This is true for ANYONE who lives in a big city. There are too many costs and risks associated with owning a car in a metropolis. Not that I'm an advocate of everyone taking the bus or subway or train or plane or boat to school/work in the morning.

It's just that I've decided that I don't need one.
Not necessary.

The headaches involved far outweigh any advantages. Unless you commute regularly to obscure places way out of town, there's really no need. If you live in the city itself, as opposed to in the 'burbs, you have the added disadvantage of worrying about whether or not your car will be there the next morning, hour, minute, second. ("Damnit, I turn around, and it's gone!")

The costs far outweigh any benefits as well. If you're leasing a car, that's anywhere from $150-$450 a month for a decent automobile. Add in maintenance, which averages out to close to $50 a month (figger that you're gonna need tune ups every 4-5 years or so at $1000-$5000 a pop, transmission work, and the like, and you'll need to save up). Gas? Oh yea, get your Hummer, and you'll be paying close to $65 per fillup. Which, with Hummers and their abysmal gas mileage, is quite often. Even the little Metros still require gas.

And electric cars?
How about making an affordable electric car. Aren't electric cars still upwards of $30-$40 grand? Even the Insight, a hybrid, is close to $20,000. And you'll still be paying for gas!

Factor in insurance (for a driver under 25), and I'm suddenly looking at $350-$800 a month. Just on a car.

Even if I get an old car, I'm still gonna get screwed over with maintenance, insurance, and gas costs. Plus, I'll pay all at once, instead of little at a time. Just means I'll be blowing more money sooner.

And living off of Ramen for a few months while I recoup the investment.

No, right now, I'm satisfied with public transportation. It's nice enough outside to let me walk the 25-30 blocks after getting off the bus, and when I'm really in a hurry, the subway->bus combo can get me to work in around an hour. Plus, I can sleep through most of the trip. I can't do that in a car.

The costs are fairly low too. I pay $76 a month for my bus pass, and around $20 for the 18 tokens I need a month for one way subway rides. That's quite a bit of money I'm saving, all of which helps me stay in school.

And away from Ramen.

What if I told you that there was something you could do that would dramatically increase your level of fitness and disposable income, while simultaneously reducing your worries and your level of stress, while being environmentally friendly at the same time.

I'm offering you a chance at all of this, and all you have to do is cooperate by giving up your car.

Wow, that sounds like a really good deal, but I have a better one. How about I give you the finger, and you give me lease paperwork on a new Lincoln Navigator.

Most people I talk to seem to be violently opposed to the concept of living without a car. Many won't even begin to let the idea into their head, it just bounces off as some sort of joke. You might as well say, "Hey Monty, how about getting your testicles laminated?". Their brains simply cannot and will not comprehend that life is possible without a car.

A second category of people are willing to discuss the idea, but cannot get past preconceived notions. They think that living without a car means that they are poor, and that they will be somehow missing out on something. Or they can give a thousand reasons why they need a car, without ever stopping to realize that all the reasons they need a car were brought about by choices they made at some point.

You choose to drive to a job that is almost an hour away.

It never ceases to amaze me that people have no problem driving an hour to work, and then an hour home. Wasting ten hours of their life each week in the car. Then upon returning home they are in a terrible mood, because they just spent an hour fighting rush hour trafic.

People who walk to work rarely take jobs that are more than a 20 minute walk. No one wants to walk further than that. Because walking is real, you realize the time, otherwise you are just sitting passively in a car, not even realizing that your life is slipping down your leg, into the accelerator pedal, and out with exhaust.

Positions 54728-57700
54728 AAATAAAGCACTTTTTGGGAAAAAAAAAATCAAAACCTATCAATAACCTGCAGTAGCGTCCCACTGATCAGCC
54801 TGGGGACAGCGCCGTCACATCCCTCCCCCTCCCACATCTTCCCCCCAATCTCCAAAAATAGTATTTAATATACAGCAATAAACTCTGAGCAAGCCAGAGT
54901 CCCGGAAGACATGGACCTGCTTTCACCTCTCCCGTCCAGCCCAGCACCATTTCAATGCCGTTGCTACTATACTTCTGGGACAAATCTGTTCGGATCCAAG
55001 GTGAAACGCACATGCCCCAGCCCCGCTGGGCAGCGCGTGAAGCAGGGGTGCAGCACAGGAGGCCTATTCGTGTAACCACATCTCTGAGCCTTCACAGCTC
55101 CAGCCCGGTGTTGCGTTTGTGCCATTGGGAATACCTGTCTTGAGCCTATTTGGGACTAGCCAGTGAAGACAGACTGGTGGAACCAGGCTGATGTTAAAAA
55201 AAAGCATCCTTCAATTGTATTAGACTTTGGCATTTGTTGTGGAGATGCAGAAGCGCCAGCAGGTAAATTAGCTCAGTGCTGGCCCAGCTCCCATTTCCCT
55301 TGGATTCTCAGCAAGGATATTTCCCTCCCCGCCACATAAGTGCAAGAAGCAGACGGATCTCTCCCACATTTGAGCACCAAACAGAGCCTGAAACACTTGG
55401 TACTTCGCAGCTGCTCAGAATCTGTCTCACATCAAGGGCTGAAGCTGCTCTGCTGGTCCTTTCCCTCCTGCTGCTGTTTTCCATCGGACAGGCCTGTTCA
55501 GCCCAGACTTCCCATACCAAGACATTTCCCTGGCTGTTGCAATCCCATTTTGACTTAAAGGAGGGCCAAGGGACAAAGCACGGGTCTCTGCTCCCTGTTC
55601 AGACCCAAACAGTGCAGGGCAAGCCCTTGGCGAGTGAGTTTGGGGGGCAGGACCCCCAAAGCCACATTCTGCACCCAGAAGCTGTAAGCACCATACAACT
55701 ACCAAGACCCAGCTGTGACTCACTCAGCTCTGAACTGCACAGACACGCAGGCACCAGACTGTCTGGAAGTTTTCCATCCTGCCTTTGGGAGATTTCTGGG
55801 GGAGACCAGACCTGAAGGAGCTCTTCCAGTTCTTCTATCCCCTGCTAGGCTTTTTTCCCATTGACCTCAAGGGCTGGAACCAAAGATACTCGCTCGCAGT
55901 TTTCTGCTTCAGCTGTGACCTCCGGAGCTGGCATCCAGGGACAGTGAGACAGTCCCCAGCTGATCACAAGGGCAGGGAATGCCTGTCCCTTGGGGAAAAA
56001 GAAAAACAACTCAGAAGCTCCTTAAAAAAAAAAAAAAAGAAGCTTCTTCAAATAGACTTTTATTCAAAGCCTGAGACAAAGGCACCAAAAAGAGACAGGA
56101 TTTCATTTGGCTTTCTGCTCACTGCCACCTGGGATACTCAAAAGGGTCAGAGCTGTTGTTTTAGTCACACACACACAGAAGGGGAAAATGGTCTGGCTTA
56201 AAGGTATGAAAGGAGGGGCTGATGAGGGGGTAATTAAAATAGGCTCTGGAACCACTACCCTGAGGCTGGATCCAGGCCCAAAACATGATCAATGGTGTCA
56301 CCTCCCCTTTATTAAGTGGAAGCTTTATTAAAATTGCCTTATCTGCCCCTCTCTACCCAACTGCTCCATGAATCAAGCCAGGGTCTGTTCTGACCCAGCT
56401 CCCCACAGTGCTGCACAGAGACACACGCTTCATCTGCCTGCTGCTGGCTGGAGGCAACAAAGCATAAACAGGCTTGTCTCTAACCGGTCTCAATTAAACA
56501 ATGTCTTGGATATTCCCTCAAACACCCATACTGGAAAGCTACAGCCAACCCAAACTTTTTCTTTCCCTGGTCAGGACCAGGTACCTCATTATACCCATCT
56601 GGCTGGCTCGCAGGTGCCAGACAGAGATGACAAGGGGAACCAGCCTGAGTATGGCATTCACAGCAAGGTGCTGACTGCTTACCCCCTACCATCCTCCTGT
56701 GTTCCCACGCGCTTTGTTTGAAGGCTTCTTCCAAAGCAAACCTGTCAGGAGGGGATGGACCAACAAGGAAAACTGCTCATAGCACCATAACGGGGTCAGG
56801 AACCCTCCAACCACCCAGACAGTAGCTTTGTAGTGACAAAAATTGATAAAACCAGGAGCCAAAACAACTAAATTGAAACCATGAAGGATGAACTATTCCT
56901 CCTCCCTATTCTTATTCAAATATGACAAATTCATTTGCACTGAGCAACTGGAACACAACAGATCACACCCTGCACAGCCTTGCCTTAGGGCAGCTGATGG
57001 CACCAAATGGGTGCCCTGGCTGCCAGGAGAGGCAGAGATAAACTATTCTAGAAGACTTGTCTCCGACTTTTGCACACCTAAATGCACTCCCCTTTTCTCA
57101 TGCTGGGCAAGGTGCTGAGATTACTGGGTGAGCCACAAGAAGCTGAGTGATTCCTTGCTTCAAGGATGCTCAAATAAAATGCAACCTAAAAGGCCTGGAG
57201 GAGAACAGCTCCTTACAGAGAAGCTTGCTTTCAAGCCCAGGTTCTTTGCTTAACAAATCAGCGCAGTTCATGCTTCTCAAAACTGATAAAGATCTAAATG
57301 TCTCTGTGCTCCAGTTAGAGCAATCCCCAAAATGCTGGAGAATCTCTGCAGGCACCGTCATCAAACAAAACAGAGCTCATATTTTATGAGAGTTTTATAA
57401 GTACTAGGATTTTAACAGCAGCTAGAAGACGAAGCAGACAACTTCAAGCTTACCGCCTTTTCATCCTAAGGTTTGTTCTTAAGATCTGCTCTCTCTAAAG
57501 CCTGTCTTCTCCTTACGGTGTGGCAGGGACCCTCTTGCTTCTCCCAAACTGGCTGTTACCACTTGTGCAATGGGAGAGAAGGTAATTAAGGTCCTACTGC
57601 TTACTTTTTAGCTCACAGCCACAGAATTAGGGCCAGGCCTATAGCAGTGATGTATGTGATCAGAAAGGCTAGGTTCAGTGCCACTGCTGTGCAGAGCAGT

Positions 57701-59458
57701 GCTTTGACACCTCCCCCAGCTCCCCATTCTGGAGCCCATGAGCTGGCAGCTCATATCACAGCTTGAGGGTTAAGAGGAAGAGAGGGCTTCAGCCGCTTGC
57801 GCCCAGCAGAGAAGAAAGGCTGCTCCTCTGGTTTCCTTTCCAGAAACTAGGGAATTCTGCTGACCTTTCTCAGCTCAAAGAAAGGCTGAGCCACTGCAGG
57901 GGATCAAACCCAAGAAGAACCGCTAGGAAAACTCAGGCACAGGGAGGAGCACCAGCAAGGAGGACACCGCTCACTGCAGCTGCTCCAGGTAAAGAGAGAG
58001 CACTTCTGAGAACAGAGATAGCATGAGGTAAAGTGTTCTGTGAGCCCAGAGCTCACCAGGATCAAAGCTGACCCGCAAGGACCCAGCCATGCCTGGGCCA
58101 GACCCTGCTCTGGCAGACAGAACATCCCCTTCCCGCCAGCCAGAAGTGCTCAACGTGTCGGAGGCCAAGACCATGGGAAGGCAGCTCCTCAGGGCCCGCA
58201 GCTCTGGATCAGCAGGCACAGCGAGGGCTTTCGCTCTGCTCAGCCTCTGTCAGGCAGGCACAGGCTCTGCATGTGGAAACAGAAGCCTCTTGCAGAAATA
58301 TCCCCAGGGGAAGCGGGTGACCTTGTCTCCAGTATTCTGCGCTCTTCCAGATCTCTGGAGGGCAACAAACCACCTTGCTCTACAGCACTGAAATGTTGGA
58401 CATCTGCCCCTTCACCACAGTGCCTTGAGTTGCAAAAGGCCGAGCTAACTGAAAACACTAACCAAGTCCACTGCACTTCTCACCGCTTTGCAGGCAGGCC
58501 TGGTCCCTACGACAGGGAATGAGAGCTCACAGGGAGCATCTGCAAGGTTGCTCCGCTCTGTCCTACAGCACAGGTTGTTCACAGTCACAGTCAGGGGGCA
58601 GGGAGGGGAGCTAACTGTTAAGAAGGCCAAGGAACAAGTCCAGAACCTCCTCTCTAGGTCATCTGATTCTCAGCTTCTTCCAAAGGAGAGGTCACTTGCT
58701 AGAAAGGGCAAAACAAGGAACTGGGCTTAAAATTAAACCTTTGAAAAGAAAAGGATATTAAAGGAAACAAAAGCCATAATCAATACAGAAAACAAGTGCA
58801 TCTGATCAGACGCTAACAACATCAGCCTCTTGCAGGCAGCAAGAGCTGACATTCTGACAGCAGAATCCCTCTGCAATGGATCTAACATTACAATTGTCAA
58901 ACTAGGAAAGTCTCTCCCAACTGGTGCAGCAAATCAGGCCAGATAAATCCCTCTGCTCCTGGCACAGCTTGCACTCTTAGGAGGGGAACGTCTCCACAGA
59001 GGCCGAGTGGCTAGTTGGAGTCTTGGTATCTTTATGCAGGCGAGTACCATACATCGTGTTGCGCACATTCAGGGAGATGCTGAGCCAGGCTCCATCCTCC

You chose a job that takes an hour to drive to, why not choose one that you can walk to in ten minutes or twenty minutes? This has several positive side effects as well.

  • You will never arrive late to your destination if you leave on time. In a car you are subject to the whims of traffic, police officers, and mechanical failures, any of which could delay in reaching your destination. Those simply are not an issue when walking, it is simply you, your feet, and the ground below you.

  • You will get plenty of physical exersize simply by walking to the places that you need to go. One of my friends is a member of a gym. He likes to drive 30 minutes (each way) to the gym, so he can use the treadmill for a half hour, talk about a waste of time.

  • You can decompress from your work day during the walk home. Walking is peaceful. A short walk may be a little tiring physically, but it can do wonders for you emotionally. But driving home in rush hour traffic will do nothing but elevate your levels of stress and anger.

You chose to move 400 miles away from everyone you love.

This is a mistake a lot of people make. They say "I need a car because my girlfriend/grandma/gargoyle lives in Texas, and I live in Arkansas." This is usually because one of the parties moved far away, often in chasing their "career". Sometimes you just have to decide what is more important, being near the people you love, or getting a 10 percent salary increase (which you will piss away in driving back to visit your old home all the time).

Stay near the people you love. If you moved away, then move back. You should really make a decision about that girl in Texas, either marry her, or set her free. Long distance relationships aren't really relationships because a relationship requires time spent together. Living far away doesn't allow you to put in that time, or if you are putting in that time, then you are obviously living in the wrong place, and should just move to the place that you are visiting all the time.

  • Stay near the people you love. If you take nothing else out of this writeup, then come away with that. Happiness is friends, family, and loved ones. That sysadmin job in Oregon might pay $2000 a year more, but it can never replace the people you left behind.

  • You don't even need a car to visit far flung friends and family. Driving long distances by yourself is usually just as expensive as flying or taking the bus. In fact, it is more expensive once you factor in depreciation on your vehicle (and just wait until you have a major breakdown 500 miles from home when you are supposed to be at work in 10 hours).